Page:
Tudor Wool Merchant and Constable Country


2015-08-21 13.59.14

We have recently been travelling in East Anglia and as we made our way to Woodbridge to stay with friends we stopped off at some very special places.  The first of these was Paycocke’s House and Garden at Coggeshall and Flatford.  The former is a Tudor house built by a wealthy wool merchant in the fifteenth century – they all seem to have been wealthy wool merchants around this time – and is still in remarkable condition.  The latter is where the estate of John Constable’s father was and where he was a business man who owned Flatford Mill, Dedham Mill, three dry docks and a fleet commercial barges.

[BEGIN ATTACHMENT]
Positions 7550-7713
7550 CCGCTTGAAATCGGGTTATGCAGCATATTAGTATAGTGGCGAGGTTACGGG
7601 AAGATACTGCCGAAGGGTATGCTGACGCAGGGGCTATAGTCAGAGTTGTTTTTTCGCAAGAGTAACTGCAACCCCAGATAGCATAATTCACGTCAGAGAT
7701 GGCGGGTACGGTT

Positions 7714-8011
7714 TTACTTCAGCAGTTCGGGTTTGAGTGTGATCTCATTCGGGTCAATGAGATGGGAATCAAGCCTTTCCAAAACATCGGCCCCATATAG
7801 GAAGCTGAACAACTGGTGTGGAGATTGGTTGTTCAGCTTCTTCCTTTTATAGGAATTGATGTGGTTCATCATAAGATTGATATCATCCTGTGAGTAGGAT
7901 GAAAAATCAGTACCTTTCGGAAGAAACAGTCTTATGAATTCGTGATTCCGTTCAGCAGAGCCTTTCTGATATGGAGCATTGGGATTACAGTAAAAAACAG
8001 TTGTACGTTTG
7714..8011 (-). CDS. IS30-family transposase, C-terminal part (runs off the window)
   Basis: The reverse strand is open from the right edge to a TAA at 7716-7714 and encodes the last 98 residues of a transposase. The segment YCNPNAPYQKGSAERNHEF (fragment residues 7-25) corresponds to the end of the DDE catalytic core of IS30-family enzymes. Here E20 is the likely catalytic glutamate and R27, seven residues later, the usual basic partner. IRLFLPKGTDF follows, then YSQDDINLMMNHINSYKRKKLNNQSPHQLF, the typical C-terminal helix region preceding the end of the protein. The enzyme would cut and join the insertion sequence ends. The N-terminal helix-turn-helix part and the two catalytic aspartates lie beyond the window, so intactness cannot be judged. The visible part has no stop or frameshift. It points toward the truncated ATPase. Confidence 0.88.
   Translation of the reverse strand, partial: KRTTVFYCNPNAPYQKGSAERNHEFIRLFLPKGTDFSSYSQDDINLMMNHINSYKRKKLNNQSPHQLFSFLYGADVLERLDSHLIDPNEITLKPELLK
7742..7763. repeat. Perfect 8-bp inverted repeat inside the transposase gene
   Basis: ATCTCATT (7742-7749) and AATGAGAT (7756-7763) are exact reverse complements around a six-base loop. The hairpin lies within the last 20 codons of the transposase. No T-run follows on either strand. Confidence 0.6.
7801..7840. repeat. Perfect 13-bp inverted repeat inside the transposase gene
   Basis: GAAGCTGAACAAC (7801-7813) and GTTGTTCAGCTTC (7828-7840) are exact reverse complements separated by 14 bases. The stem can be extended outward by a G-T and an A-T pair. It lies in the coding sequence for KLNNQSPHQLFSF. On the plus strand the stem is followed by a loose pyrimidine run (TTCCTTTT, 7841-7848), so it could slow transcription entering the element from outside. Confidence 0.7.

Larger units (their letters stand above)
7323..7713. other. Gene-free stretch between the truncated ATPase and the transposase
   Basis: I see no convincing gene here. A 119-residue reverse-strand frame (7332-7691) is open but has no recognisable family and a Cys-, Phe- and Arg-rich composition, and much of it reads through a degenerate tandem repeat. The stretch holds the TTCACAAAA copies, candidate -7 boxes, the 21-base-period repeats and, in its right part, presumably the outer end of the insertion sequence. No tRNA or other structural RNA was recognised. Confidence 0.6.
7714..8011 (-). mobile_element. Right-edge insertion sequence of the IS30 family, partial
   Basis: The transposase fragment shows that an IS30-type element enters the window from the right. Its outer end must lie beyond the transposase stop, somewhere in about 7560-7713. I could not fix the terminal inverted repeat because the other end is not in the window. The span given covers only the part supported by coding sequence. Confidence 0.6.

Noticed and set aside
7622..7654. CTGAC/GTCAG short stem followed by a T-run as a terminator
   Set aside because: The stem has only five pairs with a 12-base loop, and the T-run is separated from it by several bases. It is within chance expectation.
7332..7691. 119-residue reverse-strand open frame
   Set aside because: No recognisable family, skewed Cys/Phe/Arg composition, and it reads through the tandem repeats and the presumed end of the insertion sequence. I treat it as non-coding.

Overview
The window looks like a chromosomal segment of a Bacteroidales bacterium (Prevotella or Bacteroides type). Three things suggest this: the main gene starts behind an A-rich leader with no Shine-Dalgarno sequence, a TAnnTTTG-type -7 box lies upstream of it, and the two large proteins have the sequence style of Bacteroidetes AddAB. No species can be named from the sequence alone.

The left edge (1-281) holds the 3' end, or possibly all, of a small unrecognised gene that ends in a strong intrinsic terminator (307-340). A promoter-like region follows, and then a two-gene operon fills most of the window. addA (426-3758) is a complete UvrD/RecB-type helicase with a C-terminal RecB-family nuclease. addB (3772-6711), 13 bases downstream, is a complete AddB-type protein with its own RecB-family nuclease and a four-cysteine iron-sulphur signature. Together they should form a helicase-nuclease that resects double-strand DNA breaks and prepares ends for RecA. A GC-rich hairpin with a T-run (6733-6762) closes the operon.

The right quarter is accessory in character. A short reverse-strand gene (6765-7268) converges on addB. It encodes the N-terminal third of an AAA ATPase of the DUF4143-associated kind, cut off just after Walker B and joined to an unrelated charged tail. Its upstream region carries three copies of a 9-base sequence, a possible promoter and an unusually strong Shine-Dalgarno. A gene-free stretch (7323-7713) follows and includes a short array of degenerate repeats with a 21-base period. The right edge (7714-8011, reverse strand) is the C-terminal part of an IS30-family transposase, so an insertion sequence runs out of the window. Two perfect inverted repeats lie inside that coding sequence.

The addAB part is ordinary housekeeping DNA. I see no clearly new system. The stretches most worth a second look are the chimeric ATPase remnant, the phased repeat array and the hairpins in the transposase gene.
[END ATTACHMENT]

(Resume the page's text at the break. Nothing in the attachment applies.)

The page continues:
Flatford is one of those examples of a complete village or area being taken over and managed by the National Trust.  In this instance it is the various buildings around the original Flatford Mill that have come under NT care.  The Suffolk countryside that Constable depicted in the Romantic style of the period – as a contemporary of Wordsworth, for example – is to be seen today although somewhat changed by time.  Many of the key scenes and buildings we recognize from some of Constable’s most famous works were painted either here at Flatford or nearby.  The location of “The Haywain” with “Willy Lot’s house” to the left of the painting can still be discerned today.

The Hay Wain 1821
The Hay Wain 1821

Willy Lot's House today
Willy Lot’s House today

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